The National Retail Federation has forecast that holiday sales during November and December will rise between 3.6% and 5.2% over 2019. However, the forecast for a very sharp increase comes from e-commerce, with the expectation of 20% to 30% improvement. Many physical stores, based on those numbers, get left behind over the course of the holidays. One forecast, in particular, shows an extremely sharp drop in traffic to brick-and-mortar locations. For some retailers, such a drop would end the chance of recovery from pandemic-savaged foot traffic.
Data from research firm Zenreach shows that retail traffic dropped to well under 20% of normal over the early stages of the pandemic, particularly from March through May. It then staged a modest recovery. However, Zenreach forecasts this recovery will end entirely. Their forecast includes both stores and restaurants. By year-end, these experts say, traffic will be only 21.5% of what it was last year. Rising COVID-19 infections will be mostly to blame.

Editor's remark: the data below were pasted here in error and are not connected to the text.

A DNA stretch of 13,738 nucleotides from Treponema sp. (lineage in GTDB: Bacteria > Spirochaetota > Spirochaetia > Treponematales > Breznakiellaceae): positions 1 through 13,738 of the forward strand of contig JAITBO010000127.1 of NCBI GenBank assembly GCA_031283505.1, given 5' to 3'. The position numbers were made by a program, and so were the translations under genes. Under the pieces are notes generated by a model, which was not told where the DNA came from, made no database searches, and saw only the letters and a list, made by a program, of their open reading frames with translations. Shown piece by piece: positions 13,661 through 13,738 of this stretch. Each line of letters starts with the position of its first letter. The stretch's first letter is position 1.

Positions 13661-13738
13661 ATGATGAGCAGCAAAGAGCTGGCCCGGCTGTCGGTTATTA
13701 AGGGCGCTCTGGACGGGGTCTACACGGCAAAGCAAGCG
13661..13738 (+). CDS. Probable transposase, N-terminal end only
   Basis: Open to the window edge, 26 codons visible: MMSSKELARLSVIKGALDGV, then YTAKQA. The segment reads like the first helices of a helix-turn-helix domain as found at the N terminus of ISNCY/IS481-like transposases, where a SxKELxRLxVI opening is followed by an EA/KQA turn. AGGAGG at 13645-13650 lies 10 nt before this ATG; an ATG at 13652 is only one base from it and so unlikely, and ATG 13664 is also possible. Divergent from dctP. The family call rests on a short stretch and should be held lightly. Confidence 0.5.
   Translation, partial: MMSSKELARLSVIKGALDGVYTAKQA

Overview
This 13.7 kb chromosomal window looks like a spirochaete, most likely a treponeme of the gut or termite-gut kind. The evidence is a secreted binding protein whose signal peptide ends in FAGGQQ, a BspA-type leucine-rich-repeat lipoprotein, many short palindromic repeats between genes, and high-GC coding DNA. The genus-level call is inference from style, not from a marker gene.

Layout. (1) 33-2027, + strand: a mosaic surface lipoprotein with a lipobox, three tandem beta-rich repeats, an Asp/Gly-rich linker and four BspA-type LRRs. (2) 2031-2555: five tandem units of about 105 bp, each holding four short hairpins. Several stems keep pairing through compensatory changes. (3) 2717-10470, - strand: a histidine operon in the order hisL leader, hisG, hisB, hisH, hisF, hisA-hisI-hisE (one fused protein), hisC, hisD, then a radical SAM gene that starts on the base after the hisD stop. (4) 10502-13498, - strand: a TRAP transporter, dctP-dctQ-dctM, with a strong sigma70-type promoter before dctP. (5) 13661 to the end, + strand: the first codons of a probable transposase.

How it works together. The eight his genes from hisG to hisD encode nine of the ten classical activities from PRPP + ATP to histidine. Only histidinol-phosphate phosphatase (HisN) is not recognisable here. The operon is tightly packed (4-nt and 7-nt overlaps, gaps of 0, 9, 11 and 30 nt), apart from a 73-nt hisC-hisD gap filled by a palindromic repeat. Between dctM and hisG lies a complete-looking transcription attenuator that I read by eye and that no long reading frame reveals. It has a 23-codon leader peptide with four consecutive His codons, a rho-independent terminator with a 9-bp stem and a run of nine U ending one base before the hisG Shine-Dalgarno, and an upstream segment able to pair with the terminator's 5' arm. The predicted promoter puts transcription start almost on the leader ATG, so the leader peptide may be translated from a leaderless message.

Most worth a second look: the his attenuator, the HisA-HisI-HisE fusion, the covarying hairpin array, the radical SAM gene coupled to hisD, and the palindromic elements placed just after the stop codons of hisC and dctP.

The Zenreach term for store traffic is “walk-ins.” Their current figures show: “Last year at this time, the 7-day rolling average of walk-ins was just over 500,000. The current 7-day rolling average is under 200,000 walk-ins, sitting at 35% of last years normal.” The figure already has started to decline. The researchers added: “The spikes in COVID-19 infection rates in nearly every state across the country appears to be having a major impact on the tentative recovery seen during the summer months.”
Most likely to be terribly affected are retailers that already have lost much of their traffic and have had to lay off people and, in some cases, raise money. Macy’s sits high on this list. So do Kohl’s and Nordstrom. J.C. Penney has barely survived a brush with bankruptcy and faces another drop in revenue. Additionally, countless smaller retailers face similar difficulties.
The hoped-for return of foot traffic for brick-and-mortar retailers won’t happen.